The development of Bengaluru, India’s technology hub and among the most liveable big cities, has been so unplanned over the past few decades that the supreme court of India now holds it up as a warning for other Indian cities.
SC refers the condition of Bengaluru
Recently, the top court advised India’s federal and state governments to place environmental conservation ahead of urban development. It was hearing a plea by citizens of the northern city of Chandigarh, who are fighting the administration’s practice of converting single residential units into apartments. A bench of Justices BR Gavai and BV Nagarathna also warned Chandigarh authorities of the adverse impacts of haphazard urban planning.
“The warning flagged by the city of Bengaluru needs to be given due attention by the legislature, executive, and policymakers,” a bench of two justices said. “It is high time that, before permitting urban development, EIA (environmental impact assessment) of such development needs to be done,” the court said.
According to the legal news website Bar and Bench, Chandigarh Estate Rules prohibit the breaking-up of any site for the creation of apartments. However, some developers were disregarding these rules and building three flats on one site and selling them to three different people, reported Hindustan Times.
Located around 250 kilometers north of Delhi, Chandigarh is among India’s eight union territories, governed directly by the federal government. It is also the legislative and administrative capital of two adjoining states, Punjab and Haryana.
Designed by the Swiss-French architect Le Corbusier and inaugurated in 1953, Chandigarh was one of India’s earliest planned cities and a pin-up for a newly independent country. In 2016, it was declared a UNESCO world heritage site. But India’s apex court wants to keep this iconic city from going the way of Bengaluru.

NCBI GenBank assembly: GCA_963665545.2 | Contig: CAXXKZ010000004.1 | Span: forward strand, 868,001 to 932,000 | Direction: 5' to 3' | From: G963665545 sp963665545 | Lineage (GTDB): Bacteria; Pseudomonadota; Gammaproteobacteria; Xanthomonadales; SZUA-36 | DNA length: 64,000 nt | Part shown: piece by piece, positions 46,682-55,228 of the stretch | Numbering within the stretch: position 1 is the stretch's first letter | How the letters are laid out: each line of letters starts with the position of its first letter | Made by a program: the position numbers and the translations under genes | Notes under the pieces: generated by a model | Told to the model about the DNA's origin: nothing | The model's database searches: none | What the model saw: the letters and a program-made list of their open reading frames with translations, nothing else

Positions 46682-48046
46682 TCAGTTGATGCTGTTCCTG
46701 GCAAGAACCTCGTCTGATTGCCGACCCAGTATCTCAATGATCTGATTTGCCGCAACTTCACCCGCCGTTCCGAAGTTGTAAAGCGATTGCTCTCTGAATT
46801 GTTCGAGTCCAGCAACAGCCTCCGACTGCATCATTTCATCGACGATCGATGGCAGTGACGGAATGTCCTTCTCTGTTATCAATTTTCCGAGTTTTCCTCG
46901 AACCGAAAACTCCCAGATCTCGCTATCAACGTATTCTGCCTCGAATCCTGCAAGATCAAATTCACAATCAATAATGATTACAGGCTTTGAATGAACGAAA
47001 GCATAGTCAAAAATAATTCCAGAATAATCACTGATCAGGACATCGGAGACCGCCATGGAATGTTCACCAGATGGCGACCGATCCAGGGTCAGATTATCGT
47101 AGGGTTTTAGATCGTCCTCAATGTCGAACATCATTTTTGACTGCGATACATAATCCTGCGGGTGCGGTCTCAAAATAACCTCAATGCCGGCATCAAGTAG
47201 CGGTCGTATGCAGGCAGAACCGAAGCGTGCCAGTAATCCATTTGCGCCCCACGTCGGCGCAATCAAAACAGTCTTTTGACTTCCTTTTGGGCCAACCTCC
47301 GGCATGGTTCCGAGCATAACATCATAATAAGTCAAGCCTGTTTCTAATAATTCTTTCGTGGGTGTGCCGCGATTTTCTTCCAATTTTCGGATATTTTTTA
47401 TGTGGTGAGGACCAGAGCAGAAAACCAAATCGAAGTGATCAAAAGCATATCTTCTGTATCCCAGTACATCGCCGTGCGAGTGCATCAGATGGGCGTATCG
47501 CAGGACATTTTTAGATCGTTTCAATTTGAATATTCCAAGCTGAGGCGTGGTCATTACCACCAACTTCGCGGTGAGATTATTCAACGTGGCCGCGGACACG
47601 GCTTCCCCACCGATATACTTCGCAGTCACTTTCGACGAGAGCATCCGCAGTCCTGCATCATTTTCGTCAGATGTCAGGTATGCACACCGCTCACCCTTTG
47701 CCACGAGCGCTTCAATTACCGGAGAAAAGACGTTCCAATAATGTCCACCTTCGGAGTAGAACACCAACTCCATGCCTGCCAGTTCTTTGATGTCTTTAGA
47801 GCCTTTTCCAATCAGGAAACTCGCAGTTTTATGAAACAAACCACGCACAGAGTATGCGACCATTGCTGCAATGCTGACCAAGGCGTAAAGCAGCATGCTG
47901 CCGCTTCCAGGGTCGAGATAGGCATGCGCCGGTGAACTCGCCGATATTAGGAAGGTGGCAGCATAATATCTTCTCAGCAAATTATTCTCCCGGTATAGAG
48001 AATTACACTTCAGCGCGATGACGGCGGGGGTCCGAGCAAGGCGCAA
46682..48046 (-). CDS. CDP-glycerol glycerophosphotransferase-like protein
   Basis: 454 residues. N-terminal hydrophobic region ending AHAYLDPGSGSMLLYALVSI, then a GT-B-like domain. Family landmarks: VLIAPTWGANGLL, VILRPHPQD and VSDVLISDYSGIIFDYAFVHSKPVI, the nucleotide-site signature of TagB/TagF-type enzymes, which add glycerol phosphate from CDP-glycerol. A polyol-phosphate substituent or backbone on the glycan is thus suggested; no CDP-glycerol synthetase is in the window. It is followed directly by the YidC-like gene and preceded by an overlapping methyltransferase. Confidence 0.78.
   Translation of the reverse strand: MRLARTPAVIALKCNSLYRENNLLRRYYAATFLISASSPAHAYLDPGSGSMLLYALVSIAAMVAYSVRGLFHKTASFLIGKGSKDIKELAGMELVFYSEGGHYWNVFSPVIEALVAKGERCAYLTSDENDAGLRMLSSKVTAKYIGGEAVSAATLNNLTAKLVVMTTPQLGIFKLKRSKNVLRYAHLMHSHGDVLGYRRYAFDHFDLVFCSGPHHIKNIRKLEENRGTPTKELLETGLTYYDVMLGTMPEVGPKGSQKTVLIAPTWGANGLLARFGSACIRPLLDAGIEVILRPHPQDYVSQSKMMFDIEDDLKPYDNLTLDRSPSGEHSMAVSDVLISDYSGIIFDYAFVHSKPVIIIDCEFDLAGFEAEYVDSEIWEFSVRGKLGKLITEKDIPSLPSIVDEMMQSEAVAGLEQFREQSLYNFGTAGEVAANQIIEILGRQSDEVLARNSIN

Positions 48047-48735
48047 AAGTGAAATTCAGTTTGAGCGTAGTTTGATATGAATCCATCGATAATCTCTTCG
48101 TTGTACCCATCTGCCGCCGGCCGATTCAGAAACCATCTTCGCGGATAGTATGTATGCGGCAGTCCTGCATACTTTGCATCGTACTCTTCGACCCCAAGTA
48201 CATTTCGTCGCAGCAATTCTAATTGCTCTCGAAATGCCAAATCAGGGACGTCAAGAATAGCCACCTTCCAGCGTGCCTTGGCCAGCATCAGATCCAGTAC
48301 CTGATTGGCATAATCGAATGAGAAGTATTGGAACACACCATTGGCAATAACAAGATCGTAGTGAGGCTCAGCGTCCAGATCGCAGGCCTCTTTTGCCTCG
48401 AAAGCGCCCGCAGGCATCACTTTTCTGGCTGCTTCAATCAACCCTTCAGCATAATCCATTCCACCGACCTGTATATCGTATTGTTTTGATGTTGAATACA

Bengaluru’s reputation has fallen
A city of 12 million people, Bengaluru is one of India’s largest urban conglomerations. Its reputation as a global technological hub was built on the back of a massive economic boom in the 1990s.
But the city has lost its reputation over the past decade-and-a-half.
Previously known for its cool weather and beautiful gardens, Bengaluru’s transformation has caused massive damage to its ecology. Its trees have been chopped in masse and often haphazardly, and its many lakes have disappeared or have been left badly polluted.
“In 1961, there were 262 lakes and tanks in and around the city. But satellite imagery in 2003 showed just 18 clearly delineated ones (I don’t want to know what it looks like in 2017),” According to a Quartz report, “Yet, there’s been a 584% growth in her built-up area over the past four decades. The result: A parched city depends on thousands of tanker trucks for her daily supply of water.”
The city’s traffic has also evolved into a proverb for mismanagement. Even a decade ago, a study estimated that more than $6 billion worth of man-hours were lost because IT workers were stuck so long on congested roads.
Previously when the city’s IT boom commenced, the term “Bangalored” defined how a job lost in a western country was outsourced to India. Now “Bengaluru’d” could well mean the wanton destruction of a flourishing city.